Tag Archives: conferencing options

Deutsche Telekom discontinues VideoMeet

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Source: Wikipedia

The cloud video conferencing solution VideoMeet by Deutsche Telekom in corporation with Blue Jeans Network is now confirmed to be discontinued by end of the year. The decision was first published by the German  expert magazine “Telecom Handel” in an online article yesterday by Waltraud Ritzer.

What is VideoMeet?

The solution was designed to bring different types of video conferencing devices and software clients together with Blue Jeans cloud technology. The VideoMeet solution was first introduced in June 2011 and has seen strong marketing campaigns. In addition to the virtual MCU and the interop between systems of many different vendors, Blue Jeans technology was first to natively bridge Skype participants into professional video conferences. In 2012 more compatibility features were announces such as the integration into Microsoft Lync or using the service directly out of the Browser with WebRTC.

What’s next?

Starting from January current users can switch to a new model by Deutsche Telekom, which is yet to be announced, or get the service directly from Blue Jeans. Spokesperson Marion Kessing says that unlike the cloud solution VideoMeet, Immersive Telepresence and other video conferencing options of Deutsche Telekom will be extended.

Next to the user base this also hits redistribution partners as they will have to find an alternative cloud video conferencing solution for their clients and integrate it into their service portfolio before January. Seeing the increasing demand for cloud video conferencing a complete removal of the service is unlikely.

Cloud video conferencing alternatives?

Users and redistributors alike might now be interested in alternatives such as examples that can be found on our recent cloud video conferencing solution comparison. In addition to that of course like always we would love to hear your opinion and the experiences you have made.

Telepresence Technology Connect Remote Employees

The benefits of working in a home office and using telepresence from the perspective of the employee.

Seven years ago, I was pregnant with my son when my husband decided that it was imperative for me to find a job. At the time, I couldn’t imagine leaving my baby to go to work, and so I decided that even if it made my job search an arduous one, I would hold out for the opportunity to work from home.

I was lucky, and within a month or so, I was offered a web content writing position with a tiny, semi-local internet marketing firm. The manager wanted me to come in for weekly meetings, but preferred for me to do the rest of my work from a home office. The company was only occupying a small space at the time, and finding a place for me to work there would have been a difficult feat, so I was able to sign on for the remote work I wanted without inconveniencing my new employer. I was thrilled.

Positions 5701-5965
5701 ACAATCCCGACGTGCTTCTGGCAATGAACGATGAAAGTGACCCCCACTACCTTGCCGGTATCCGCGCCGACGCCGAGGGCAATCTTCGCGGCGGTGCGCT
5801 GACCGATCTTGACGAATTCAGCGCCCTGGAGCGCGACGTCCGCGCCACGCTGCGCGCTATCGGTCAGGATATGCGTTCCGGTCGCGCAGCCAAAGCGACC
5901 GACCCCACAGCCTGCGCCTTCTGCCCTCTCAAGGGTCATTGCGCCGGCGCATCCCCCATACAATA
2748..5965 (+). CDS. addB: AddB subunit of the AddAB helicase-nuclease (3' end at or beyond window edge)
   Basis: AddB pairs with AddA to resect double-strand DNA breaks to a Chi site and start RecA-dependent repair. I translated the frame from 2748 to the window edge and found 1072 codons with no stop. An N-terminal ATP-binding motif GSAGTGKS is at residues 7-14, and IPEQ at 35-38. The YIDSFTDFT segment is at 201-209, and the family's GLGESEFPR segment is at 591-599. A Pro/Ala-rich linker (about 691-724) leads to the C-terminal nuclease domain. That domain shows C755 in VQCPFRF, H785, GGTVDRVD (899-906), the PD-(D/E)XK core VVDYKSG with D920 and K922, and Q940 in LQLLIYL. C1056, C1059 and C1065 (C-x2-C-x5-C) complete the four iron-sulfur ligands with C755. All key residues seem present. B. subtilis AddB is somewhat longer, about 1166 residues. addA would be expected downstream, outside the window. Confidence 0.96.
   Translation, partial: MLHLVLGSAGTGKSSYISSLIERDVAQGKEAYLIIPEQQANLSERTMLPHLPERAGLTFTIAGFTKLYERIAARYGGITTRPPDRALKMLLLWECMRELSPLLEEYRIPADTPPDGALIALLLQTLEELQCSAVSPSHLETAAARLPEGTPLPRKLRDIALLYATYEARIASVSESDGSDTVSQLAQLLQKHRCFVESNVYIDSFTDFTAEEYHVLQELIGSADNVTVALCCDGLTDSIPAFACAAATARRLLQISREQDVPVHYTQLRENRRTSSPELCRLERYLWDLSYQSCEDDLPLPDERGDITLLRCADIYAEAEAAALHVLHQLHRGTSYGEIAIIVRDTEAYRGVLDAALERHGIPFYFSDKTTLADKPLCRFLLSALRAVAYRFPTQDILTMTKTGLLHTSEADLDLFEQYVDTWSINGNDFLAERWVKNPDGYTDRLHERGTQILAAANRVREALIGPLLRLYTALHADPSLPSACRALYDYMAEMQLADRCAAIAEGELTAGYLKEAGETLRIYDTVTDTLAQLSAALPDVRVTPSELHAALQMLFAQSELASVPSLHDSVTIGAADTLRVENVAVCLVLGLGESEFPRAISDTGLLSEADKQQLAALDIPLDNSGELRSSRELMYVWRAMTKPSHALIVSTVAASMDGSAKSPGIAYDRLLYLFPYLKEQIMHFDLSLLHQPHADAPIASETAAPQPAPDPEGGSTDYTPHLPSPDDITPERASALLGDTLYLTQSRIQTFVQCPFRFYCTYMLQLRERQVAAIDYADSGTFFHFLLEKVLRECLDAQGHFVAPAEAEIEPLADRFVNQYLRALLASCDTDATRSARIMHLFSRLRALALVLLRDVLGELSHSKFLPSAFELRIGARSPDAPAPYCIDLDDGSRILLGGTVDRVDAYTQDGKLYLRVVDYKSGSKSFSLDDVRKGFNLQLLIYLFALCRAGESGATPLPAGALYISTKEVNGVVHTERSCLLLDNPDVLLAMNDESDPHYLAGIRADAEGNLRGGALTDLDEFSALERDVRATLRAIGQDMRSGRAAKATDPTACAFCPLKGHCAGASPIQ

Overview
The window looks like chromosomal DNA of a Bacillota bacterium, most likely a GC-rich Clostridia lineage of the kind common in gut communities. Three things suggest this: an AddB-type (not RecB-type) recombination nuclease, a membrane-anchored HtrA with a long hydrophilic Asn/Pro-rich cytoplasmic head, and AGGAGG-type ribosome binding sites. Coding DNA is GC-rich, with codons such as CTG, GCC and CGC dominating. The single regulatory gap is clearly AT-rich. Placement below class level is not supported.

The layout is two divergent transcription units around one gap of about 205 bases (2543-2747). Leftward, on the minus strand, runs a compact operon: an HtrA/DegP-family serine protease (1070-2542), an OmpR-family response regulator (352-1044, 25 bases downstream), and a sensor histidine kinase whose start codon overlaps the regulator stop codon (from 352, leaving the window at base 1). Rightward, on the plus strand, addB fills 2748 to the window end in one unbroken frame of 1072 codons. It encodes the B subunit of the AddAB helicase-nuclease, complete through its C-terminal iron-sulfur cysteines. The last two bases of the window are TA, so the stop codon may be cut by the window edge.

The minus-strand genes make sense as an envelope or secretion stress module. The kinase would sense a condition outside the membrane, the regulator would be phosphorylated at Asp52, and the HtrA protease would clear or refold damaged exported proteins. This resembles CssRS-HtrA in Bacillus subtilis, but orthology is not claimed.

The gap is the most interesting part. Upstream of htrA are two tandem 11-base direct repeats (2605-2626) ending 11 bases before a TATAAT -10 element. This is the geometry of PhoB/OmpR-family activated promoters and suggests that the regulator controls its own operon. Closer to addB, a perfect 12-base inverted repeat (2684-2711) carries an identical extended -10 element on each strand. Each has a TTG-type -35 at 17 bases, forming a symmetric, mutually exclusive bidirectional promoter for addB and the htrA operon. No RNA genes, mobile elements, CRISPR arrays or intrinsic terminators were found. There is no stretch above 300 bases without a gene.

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When this …

The Early Stages

In the beginning, I had a lot of questions, and finding useful ways to stay in touch with my supervisor led me to investigate affordable video conferencing options. Often, I felt as though it would be easier for me to do my job if I could still see and interact with my co-workers as if they were right there in my home. We tried Skype and other free services, but eventually I began doing more work with clients, the company grew, and our sales team expanded. At that point, it became worthwhile to research and employ more advanced telepresence solutions both at home and in the office.

When my employer presented me with what seemed like a giant monitor and camera set up, I was initially uncomfortable. It wasn’t life-sized, but it was much more intimidating than popping up on his 13” laptop screen when we needed to work on a project. Still, the possibilities for collaboration were endless.

Afterwards

I used multipoint video conferencing from my home on the East Coast to present information to clients in California. When a new customer was having trouble understanding our service, I set up my HD video conferencing equipment, and used a white board and my computer screen to walk them through the process. Technology connected me to meetings, sales events, and significant opportunities, all from the comfort of my own home. It was an ideal way to work, especially with young children in the house.

As more and more companies begin seeking out talented employees while paying less mind to their location, the video conferencing industry has taken massive steps forward in connectivity, user-friendly operations, mobility, definition, and more. Remote workers are signing in from tablets, mobile phones, and advanced equipment alike, all in an attempt to stay close and connected while doing their jobs from afar. Some, like myself, are parents who need to be at home for their children. Others are simply located at a great distance from the businesses that can most benefit from their services. Many are freelancers, but many more are doing full-time work for large and small corporations.

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… turns to this.

The Future has Arrived

Telepresence solutions are increasing in affordability and quality as well, and as they do, I predict that more offices will shut down. Start-ups and small businesses will cut costs by eliminating monthly rent and allowing their employees to connect from home. This is the sort of technology that, when used correctly, can attract a wider base of clients and pull staff from the widest possible pool of talented individuals. Video conferencing isn’t just a high tech toy these days – it’s a real solution that can help businesses grow their bottom lines while also contributing to employee satisfaction, and it’s just another indication that the future we dreamed about years ago is finally here!